Tesla is known for making adjustments to pricing and equipment in between traditional model years, but even by its own standard the Model 3 has been on something of a rollercoaster ride this year (albeit one that didn’t involve a yoke steering). The automaker has revised the sedan’s lineup, turning the Model 3 Standard Range Plus model, which has been the base version, simply into the Model 3, while giving it a little extra range just days after another price hike across the board.
The Model 3, as the base model will now simply be known, has gained 10 miles of range for a current total of 272 miles. Of course, wheel choice matters, so the 272 rating applies to the Model 3 optioned with 18-inch wheels; those who opt for 19-inch wheels will get a rating of 267 miles along with them.
The least expensive Model 3 now starts at $45,100 after the $1200 destination fee, having reached a curious landmark. The once-hailed $35,000 Model 3 in reality was very short lived, disappearing into a secret menu of sorts and then vanishing altogether.
The Model 3 Long Range—one of the other two Model 3 variants along with Performance—has received a modest range hike as well, gaining 5 miles for a current rating of 358 miles when optioned with the smaller 18-inch wheels.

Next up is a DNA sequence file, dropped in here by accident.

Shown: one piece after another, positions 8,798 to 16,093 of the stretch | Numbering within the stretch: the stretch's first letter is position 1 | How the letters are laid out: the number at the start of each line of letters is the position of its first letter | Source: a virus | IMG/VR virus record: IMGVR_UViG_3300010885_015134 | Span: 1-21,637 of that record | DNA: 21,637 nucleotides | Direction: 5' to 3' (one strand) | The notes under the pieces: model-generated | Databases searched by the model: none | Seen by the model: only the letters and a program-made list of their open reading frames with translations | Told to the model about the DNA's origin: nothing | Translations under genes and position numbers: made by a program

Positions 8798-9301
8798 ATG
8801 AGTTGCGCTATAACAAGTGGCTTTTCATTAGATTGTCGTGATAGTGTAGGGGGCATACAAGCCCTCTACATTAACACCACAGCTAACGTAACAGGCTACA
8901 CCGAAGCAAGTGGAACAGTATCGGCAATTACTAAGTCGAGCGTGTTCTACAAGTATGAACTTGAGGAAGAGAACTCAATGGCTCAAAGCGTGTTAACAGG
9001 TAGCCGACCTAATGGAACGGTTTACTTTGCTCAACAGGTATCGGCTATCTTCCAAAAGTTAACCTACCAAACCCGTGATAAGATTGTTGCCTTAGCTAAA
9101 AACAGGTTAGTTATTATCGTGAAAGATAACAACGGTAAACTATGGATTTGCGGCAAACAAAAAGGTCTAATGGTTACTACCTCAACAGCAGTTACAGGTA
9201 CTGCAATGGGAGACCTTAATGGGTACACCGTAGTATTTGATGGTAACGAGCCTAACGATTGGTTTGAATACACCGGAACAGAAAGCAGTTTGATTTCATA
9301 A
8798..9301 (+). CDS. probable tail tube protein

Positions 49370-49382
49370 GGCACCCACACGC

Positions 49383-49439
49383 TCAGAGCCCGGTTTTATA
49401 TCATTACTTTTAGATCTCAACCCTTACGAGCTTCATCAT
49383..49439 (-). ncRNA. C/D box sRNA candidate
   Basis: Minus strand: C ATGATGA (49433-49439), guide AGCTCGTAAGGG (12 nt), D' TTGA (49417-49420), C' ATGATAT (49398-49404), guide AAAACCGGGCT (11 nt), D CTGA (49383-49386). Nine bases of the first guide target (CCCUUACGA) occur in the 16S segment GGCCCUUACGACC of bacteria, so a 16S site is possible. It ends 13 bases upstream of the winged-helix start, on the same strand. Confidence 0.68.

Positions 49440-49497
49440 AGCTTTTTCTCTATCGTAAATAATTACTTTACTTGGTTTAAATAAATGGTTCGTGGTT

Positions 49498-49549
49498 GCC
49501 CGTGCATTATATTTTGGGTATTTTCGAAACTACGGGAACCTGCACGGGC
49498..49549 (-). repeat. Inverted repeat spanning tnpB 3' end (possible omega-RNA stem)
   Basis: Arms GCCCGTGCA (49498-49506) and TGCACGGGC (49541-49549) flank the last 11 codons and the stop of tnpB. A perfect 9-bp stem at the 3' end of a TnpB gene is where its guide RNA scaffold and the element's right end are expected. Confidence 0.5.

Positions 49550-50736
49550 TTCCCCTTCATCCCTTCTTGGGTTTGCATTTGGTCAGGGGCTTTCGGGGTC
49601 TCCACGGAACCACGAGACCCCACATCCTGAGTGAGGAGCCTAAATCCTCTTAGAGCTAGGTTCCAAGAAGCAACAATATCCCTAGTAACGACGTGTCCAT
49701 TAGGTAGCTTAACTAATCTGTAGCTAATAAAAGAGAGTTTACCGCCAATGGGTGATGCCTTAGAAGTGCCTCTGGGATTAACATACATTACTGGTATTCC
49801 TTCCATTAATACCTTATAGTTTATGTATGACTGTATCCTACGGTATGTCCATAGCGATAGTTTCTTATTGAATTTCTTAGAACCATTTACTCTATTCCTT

We should note that just weeks ago, in early October, the starting price of the base Model 3 was $2000 less, so the difference won’t be trivial for those who are instead ordering one in November. And earlier this year, the price of the Model 3 was even lower, having started the year at $38,190. The Model 3 has gained $7000 in price just this year alone.
Tesla did not give a reason for the price bump, though in practice it rarely does, but demand could certainly be a part of it. And one other aspect has increased along with range and price: Delivery times. Those who order one this week aren’t likely to receive their cars until the second half of 2022. This only applies to the base model, however, as Long Range and Performance variants are available far sooner, in about a month’s time.
So with demand being this steady and delivery dates already being almost a year away, Tesla can afford to charge more without suffering a drop in demand, even as competition from BMW is on the way.
The Model 3 has been one Tesla’s two best-sellers, along with the Model Y, with the two models collectively accounting for 96% of Tesla’s output this year, as the Model S and Model X waited for updates. This trend is likely to continue into 2022 and beyond, as Tesla readies two new plants aimed to increase production, one in Europe and one in the US.
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